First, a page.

DESCRIPTION (provided by applicant): Autoimmune diseases are difficult to diagnose, as the symptoms can be typical of other conditions and quite vague. No currently available blood test accurately excludes or includes the possibility of an autoimmune disease in a subject, and a battery of tests and a period of observation are usually required. A single test that could readily distinguish between an autoimmune and non-autoimmune disorder would allow physicians to focus efforts on the specific disease that affects the patient. This is critical for diabetes since the treatments for type I and type II diabetics are completely different. Using microarray technology, we have compared differences in gene expression in peripheral blood mononuclear cells among individuals with four distinct autoimmune diseases, normal control individuals before and after immunization, and individuals with other chronic diseases. We find that each individual with autoimmune disease has a common gene expression signature that is independent of the specific autoimmune disease but is totally distinct from the normal immune response and is not observed in individuals with other chronic diseases. Based on these data, we have developed a simple test for excluding the possibility that a subject has an autoimmune disorder. The main advantage of this test is that it is a quicker and more accurate test than those currently available. This test has thus far distinguished autoimmune patients from others with 100% accuracy. We now want to turn our attention to diabetes. The first goal of this proposal is to collect gene expression data from patients with type I and type II diabetes to design a test with optimal predictive power. The second goal is to validate the test by examining individuals who have hyperglycemia but do not yet carry a clear-cut diagnosis of either type of diabetes. Long-term goals are to use results from microarray experiments to develop tests that have predictive value for the therapeutic management of individuals with autoimmune and non-autoimmune diseases.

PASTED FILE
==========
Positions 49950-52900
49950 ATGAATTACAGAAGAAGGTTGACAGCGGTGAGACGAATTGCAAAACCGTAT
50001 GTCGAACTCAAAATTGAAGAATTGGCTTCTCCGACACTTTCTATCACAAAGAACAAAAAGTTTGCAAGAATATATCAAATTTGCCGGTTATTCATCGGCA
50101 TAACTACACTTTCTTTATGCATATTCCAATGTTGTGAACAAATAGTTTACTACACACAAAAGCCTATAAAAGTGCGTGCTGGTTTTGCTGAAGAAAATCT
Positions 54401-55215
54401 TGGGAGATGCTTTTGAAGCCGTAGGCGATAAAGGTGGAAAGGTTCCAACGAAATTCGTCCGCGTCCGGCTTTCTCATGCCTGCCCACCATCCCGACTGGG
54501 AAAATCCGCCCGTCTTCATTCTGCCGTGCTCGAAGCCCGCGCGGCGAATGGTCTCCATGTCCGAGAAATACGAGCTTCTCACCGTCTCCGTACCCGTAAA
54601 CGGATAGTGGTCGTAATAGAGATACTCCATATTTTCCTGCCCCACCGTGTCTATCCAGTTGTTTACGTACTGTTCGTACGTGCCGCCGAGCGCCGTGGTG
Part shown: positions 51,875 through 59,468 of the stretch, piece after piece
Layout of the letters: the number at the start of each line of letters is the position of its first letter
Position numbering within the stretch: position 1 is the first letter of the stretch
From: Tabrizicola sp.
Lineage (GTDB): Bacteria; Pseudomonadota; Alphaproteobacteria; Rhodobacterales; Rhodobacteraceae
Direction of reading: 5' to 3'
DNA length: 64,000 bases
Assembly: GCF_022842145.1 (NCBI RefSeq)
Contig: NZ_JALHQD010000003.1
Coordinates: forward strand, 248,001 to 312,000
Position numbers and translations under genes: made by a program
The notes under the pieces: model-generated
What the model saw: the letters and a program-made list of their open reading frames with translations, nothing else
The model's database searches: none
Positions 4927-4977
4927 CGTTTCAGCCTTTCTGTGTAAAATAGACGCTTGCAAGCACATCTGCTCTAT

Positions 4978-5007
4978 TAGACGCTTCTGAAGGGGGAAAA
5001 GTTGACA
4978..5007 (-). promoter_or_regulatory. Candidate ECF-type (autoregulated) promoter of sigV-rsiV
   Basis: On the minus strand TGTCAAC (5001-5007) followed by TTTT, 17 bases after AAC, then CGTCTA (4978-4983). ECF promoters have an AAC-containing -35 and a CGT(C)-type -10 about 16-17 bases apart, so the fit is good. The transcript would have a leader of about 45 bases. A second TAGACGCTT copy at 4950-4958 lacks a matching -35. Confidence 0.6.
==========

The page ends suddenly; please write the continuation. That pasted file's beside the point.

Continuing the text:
|Effective start/end date||9/1/03 → 8/31/05|
- NATIONAL INSTITUTE OF DIABETES AND DIGESTIVE AND KIDNEY DISEASES: $119,957.00
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